Ariella is using flutamide treatment to assess the effect of in vivo androgen inhibition on the rate of adipogenesis (cell differentiation) of adipose stem cells (a source of therapeutic applicability for the repair and regeneration of acute and chronically damaged tissues) derived from PCOS patients. In addition, in collaboration with another lab, she is studying the epigenetic mechanisms (heritable changes in gene activity that occur without alteration in DNA sequence) that may underlie PCOS developmental programming. “I am grateful for the mentorship of Drs. Chazenbalk and Dumesic and the great teamwork in the lab,” she says.
Jaya is in the third year of Internal Medicine residency at Mayo Clinic in Arizona. She elected the Primary Care Track and plans to focus on Women’s Health after her residency. She is currently a Chief Resident and will have one additional year after the current one.
Jaya is conducting research on various Women’s Health topics. Thanks to the literature review skills she acquired in Drs. Dumesic and Chazenbalk’s lab, her literature review on the Female Athlete Triad for the Primary Care Physician was published in the Cleveland Clinic Journal of Medicine. “My passion for women’s health stems from my work in the lab, which jumpstarted my interest in this field and gave me a path to follow as I navigate through residency,” Jaya says.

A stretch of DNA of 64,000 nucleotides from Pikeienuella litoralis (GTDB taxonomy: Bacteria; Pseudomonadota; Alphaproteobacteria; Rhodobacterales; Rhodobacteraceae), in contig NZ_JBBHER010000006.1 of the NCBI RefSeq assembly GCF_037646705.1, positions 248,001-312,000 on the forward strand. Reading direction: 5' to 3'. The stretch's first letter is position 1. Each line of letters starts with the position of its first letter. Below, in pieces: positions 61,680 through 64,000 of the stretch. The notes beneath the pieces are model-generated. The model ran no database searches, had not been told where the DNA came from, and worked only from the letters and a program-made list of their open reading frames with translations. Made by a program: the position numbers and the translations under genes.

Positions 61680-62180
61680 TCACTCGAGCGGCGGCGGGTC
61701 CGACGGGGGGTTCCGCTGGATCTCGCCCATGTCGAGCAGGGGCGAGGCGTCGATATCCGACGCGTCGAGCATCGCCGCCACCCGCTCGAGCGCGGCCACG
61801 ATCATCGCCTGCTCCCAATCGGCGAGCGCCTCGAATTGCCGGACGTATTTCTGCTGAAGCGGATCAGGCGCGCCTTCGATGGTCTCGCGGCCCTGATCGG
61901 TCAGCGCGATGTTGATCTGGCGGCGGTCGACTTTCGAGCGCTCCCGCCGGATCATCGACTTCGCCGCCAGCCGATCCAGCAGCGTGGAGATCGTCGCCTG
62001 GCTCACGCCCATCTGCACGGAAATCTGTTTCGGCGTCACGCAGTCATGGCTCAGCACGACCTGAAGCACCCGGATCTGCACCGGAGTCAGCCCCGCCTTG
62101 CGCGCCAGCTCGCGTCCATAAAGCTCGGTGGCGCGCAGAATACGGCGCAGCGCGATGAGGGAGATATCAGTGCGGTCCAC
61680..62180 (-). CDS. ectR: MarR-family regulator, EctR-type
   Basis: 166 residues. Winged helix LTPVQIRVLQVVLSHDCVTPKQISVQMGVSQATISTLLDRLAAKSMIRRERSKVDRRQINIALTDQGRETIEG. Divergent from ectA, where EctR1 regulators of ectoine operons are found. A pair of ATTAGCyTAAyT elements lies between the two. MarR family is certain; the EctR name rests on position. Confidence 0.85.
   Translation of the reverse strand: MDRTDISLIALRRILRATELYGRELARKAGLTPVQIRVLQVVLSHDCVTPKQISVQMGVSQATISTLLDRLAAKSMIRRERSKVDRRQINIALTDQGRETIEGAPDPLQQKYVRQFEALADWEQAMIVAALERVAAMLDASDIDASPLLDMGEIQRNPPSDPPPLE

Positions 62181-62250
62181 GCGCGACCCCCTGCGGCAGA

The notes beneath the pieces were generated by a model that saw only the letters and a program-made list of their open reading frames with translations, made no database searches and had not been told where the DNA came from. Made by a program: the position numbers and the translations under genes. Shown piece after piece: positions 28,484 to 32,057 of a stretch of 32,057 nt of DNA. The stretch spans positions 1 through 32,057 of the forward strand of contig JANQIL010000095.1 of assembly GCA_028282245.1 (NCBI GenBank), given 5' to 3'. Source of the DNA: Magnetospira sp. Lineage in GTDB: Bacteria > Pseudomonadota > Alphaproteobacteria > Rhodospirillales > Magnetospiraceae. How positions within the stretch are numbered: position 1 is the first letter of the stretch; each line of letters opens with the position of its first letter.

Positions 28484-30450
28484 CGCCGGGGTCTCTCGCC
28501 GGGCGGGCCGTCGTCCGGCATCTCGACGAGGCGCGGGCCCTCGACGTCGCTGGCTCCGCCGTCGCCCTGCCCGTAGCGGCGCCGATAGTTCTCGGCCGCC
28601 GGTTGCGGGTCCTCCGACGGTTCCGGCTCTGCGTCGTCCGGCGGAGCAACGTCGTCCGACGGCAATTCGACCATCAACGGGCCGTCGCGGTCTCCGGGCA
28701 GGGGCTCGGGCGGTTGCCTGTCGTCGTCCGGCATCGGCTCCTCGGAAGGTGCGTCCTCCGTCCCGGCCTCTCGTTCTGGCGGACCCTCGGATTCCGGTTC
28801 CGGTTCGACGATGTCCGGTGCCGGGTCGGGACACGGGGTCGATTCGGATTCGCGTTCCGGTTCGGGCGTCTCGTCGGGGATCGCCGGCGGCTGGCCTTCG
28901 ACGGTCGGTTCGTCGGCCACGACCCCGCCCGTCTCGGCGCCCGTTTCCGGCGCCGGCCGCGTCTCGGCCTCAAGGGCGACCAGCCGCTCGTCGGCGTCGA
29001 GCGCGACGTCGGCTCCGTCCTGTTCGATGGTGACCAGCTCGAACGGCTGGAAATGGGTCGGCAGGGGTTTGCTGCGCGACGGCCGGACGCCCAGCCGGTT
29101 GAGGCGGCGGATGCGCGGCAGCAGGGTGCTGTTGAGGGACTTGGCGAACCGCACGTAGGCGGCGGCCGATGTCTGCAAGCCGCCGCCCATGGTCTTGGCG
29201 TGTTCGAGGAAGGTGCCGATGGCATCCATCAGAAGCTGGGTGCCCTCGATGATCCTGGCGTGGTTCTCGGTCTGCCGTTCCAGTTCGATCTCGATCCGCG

Erica moved to North Carolina last summer to start the Duke University Physician Assistant Program –No. 1 in the country. “Thanks to the amazing help and support from Dr. Dumesic, Dr. Chazenbalk, and the WRHRP,” she writes, “Duke was impressed with my research and it
was heavily weighted in my application decision. Thank you!”.
Rasha moved to Gainesville, Florida, for her residency and is currently a resident physician/ PGY2. “Participating in Dr. Dumesic’s lab has helped me enormously,” she says.